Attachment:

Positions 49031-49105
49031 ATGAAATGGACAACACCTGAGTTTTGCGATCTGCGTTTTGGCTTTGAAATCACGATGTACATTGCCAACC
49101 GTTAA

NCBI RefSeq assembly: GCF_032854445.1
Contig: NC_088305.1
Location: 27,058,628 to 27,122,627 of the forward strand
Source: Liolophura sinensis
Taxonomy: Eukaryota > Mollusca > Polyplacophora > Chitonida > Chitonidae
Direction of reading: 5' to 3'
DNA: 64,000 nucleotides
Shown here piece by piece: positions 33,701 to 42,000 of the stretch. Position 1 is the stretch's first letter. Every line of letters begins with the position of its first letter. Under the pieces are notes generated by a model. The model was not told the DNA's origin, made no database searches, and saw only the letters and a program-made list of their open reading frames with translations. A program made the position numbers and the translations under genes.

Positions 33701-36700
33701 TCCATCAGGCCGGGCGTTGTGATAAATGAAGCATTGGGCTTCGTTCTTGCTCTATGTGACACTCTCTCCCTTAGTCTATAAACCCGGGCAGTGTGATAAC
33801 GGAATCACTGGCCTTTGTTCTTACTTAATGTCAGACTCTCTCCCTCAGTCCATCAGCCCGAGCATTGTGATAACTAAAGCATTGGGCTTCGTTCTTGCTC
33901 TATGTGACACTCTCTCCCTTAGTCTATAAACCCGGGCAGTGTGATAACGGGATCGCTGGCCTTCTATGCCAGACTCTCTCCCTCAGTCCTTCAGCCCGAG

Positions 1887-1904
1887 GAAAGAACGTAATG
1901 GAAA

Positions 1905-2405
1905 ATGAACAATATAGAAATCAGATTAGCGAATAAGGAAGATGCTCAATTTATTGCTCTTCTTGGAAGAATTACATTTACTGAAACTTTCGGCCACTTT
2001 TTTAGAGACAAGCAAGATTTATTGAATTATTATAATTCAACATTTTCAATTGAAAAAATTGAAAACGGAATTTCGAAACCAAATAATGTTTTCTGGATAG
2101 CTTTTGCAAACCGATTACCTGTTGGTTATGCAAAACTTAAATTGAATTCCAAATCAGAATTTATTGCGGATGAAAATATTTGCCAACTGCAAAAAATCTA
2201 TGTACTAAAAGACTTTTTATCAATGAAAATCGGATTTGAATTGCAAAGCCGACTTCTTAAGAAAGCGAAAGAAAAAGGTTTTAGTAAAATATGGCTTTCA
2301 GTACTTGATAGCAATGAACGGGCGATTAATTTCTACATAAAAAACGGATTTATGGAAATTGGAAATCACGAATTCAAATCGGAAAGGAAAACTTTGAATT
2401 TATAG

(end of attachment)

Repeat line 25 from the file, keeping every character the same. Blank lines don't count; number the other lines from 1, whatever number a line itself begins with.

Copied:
2401 TATAG